Brussels, ISIS and Battling Terror in Pop Culture

Tuesday’s ISIS attack in Brussels is a sad reminder that we’re fighting an enemy that resembles the Vietcong operating on a global scale more than any organized or guerrilla organization we’ve tackled before.

The past few years have shown us an Obama Doctrine that looks more in line with an academic discussion in the “Socratic Method” than the foreign policy that a world leader should be undertaking.

Last Week, Secretary John Kerry finally said what’s been on the hearts and minds of people everywhere -ISIS’s systematic slaughter of Syrians, Yazidis, and Muslims has been labelled Genocide.

The slowness of this response coupled with the Obama Doctrine’s “wait and boom” attitude (action is typically withheld for months for evaluation allowing ISIS, Al Qaeda and Boko Haram to extend their reach – to try and balance this, the Obama administration has leveraged increased drone strikes that typically kill more Muslim civilians than terrorist actors, further exacerbating tense global situations).

Following the Genocide announcement, Kerry met with Hollywood producers to start working on the development of a media strategy that could combat ISIS. As I’ve mentioned in past articles the challenge here is not developing large scale video content but fighting a digital media hydra.

ISIS has spent the last four years developing one of the most comprehensive and organized online media and publication organizations. It’s not Hollywood – it’s social and it operates more like like a large media agency like Publicis than a film organization.

Further, Hollywood – who is facing diversity issues with the Oscars and recently was widely criticized for their failure to cast a single Arab or African-American in Gods of Egypt (That means they couldn’t even dig up Alexander Siddig from Star Trek and Game of Thrones to play Set).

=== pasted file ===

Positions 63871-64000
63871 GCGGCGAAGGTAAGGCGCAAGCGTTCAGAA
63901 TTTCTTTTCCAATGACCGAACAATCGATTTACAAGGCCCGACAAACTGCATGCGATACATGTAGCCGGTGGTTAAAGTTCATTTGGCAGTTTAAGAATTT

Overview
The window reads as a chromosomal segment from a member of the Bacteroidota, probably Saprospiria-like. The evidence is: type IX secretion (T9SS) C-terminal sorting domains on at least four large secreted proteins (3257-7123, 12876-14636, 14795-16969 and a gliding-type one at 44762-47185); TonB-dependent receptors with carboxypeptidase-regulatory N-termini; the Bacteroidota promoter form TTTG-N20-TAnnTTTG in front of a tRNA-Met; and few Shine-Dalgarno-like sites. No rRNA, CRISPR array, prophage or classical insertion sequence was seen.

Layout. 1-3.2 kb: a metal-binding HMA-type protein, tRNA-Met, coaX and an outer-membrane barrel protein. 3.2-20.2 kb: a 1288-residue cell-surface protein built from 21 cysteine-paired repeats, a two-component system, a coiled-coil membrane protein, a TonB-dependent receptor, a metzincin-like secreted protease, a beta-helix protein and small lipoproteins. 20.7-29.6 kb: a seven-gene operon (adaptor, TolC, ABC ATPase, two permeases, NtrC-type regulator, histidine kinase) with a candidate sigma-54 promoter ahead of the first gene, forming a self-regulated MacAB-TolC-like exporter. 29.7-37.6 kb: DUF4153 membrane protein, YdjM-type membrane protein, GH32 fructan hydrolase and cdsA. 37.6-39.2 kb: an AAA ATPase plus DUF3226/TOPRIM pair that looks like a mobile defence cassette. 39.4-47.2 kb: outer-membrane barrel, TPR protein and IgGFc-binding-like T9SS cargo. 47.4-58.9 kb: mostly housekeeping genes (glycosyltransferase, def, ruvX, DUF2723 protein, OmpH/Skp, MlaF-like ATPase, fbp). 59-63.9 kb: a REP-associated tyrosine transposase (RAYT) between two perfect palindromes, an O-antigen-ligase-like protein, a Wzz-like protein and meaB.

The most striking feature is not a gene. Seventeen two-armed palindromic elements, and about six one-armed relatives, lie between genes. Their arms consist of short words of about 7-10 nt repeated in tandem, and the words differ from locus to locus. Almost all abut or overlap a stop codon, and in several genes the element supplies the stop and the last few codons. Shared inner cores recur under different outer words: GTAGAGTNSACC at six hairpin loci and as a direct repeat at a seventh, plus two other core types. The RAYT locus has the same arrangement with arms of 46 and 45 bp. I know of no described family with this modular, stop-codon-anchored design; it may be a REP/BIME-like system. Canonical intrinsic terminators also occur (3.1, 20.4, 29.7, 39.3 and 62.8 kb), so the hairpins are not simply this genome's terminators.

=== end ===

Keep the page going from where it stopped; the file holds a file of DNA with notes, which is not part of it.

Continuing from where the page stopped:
Variety reported that one attendee who was there said that the executives also exchanged ideas and observations about studio worldwide marketing of movies and TV shows, a way of showing how narrative storytelling can cross cultures. The attendee described part of the gathering as a “brainstorming session,” including how to involve storytellers in regions afflicted or threatened by ISIS, as a way to counter the narratives promulgated by the terrorist organization. “Let’s figure out how to involve people who are there,” the attendee said.

Here’s the issue with that – if we get all the head honchos together from every film media company and the major outcome is “Let’s figure out how to involve people who are there” – we’re dealing with another tone deaf approach that’s bound to fail.

ISIS poses a clear and present danger to society in both the East and West. If we’re going to stop them, we need media and engagement that appeals to the people they’re trying hardest to recruit – Global Millennials.

Millennials consume their content on a variety of web media platforms including YouTube and Twitch and Snapchat and Netflix’s forays into longer form content are shifting the way Millennials and everyone else views their content.

2016 needs 2016 strategies, not a dusting off of what worked in the 1960s with a bit of window dressing. If we’re going to win, Digital Marketers and Social Media personalities should be engaged to lead the charge – because it’s not just reminding people that ISIS is dangerous that will win the war, it’s making ISIS unpopular online that will stop them.

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